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Suzanne L.

I have spent much of the week reading and re-reading this week’s lesson on alignment. There was so much content packed into the pages, so many “gems” to contemplate and consider. After first appearing relatively straight forward, the assignment became challenging. It seemed that there were two tasks that we were to work on and it took me a while to see how they were related. 

     I began by generating the list of things that I’m good at, then I rated them, with E being “enjoy,  NSM being “not so much”, NAA being “not at all”. The first problem I identified was that all but one were E’s. I love all the things that I do, so I love the time I spend doing them...even the menial tasks like washing and ironing fabric or weeding and watering the garden. Maybe this doesn’t seem problematic, but it never seems that there is enough time to do them all and that leads to my feeling frustrated and dissatisfied. Then there are the skills that I would like to learn, like drawing or to practice, like machine quilting. I have struggled continually with how to find a balance and to accept that I can’t “do it all”. Rather than trying to eliminate something, I came to the realization that everything on my list was in some way related to art, a thread that linked them all.  I recognized the role each of them play in enhancing my life and how each help me in some way towards achieving my goals. For me, it seems like this could be the beginning of a significant change in my attitude about trying to do so much. I need to find a balance, that hasn’t changed, but I also need to embrace the pure pleasure I get from everything that I choose to spend time doing. 

    The next part of the lesson was even more challenging, sitting with a finished piece and studying it dispassionately. I’ve never been comfortable showing my work. I don’t enter juried shows and mostly, rely on family and friends for opinions and critiques. I never questioned why I’ve isolated myself, reasoning that I do what pleases me and whether it pleases a broader audience just isn’t all that important to me. But I can’t deny that I yearn for meaningful feedback from other artists. Recently, I have been wondering is it fear or lack of self-confidence that is holding me back? It was a big step for me to register for this class, but I trust Jane and she gave me a gentle push. It’s been an even bigger step to post my writing. I decided early on to commit to posting every week, without concern whether it was clever enough or intelligent sounding or fun to read. I have tried to stay true to myself as I explore my thoughts, struggles and goals.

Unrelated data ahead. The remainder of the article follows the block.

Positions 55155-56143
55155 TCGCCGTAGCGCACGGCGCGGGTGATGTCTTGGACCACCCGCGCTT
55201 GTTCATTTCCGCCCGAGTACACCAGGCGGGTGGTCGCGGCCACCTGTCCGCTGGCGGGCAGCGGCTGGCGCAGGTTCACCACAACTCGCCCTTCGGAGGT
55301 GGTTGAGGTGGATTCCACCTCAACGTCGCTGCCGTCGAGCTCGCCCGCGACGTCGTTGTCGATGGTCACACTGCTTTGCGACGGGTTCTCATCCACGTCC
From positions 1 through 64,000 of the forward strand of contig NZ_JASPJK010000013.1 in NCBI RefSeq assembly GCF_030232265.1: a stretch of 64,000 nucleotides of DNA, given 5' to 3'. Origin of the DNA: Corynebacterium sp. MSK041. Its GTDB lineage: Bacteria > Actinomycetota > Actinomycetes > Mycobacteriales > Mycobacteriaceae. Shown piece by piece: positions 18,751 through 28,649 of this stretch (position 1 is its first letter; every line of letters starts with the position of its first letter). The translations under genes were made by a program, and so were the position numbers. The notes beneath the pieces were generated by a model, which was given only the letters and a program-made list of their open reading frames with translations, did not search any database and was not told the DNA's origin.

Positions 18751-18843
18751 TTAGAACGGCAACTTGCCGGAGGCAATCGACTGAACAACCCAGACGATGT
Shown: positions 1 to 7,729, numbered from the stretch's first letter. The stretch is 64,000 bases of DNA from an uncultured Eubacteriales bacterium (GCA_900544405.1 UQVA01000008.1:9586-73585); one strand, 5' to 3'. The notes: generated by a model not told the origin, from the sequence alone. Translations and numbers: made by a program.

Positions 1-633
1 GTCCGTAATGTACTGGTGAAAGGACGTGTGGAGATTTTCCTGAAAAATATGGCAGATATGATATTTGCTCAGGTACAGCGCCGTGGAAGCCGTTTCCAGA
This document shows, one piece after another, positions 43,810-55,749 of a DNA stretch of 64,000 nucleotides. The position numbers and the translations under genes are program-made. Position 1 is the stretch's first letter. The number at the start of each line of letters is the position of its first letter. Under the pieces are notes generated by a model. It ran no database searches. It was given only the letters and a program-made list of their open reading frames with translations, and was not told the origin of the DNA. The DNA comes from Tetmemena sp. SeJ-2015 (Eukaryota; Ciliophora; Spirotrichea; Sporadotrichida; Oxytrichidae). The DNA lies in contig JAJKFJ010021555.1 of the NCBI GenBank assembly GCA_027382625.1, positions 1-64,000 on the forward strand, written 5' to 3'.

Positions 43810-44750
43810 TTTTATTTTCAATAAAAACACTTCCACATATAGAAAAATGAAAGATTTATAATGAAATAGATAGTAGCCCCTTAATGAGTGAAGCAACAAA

On to the assignment....the piece I chose to study is my “Japanese Triptych”, because it has always been one of my favorite quilts. It’s a wall-hanging, each panel measures 22” by 35”. So I hung it on the design wall, sat across from it, took a good hard look at it and thought, “It’s a hot mess!”  What a shock....wait, I love this quilt, what am I seeing??? Was this reaction because I was about to share it and put myself out there for criticism?  After my initial response to the quilt, I took a deep breath and kept sitting, kept studying, until the quilt came back into “focus” for me and I could find the language to describe the strengths and weaknesses that I was seeing. It seemed “busy”, I mean honestly, there’s “a lot going on”. Where do you look first?  There didn’t seem to be places that your eye could rest and many of the fabric choices, while interesting, were distracting. I have never been comfortable working with high contrast, I work mostly with darks and mediums, low contrast. I remember wanting to put more contrast into this piece, but I’m not sure if it was successful or not. Eventually, as I sat with the quilt, I began to appreciate the work that I put into it. How the design lines in the fabric flowed into lines created by the piecing. How the appliqued circles found perfect placement on the pieced background. How I chose fabrics with personal symbols, like swallows, my favorite birds, ocean waves, flowers and leaves and tiny “hits” of purple, my favorite color.  How I incorporated leftover log cabin blocks representing my roots in traditional quilting. How each panel has a design connection to the adjacent panel. Something that I strive for in my quilts is “shelf life”, designs or patterns that you never get tired of looking at or of seeing something new. As I studied this quilt, I felt that, yes, it’s visually complex and holds my interest. So I came full circle, and decided that I was still satisfied and happy with the piece. I spent a good deal of time and energy on this quilt, designing, piecing, appliqueing, fabric placement, hand-quilting....I even pieced the back! I wonder if this is one of the reasons I feel strongly about this piece, but I don’t think so. I don’t have a history of sticking with something that I’m not feeling positive about. 

Here is “Japanese Triptych”.... 

And a close up...

And the back...

What an interesting journey this week! 

Mirjam A.

Deb K.

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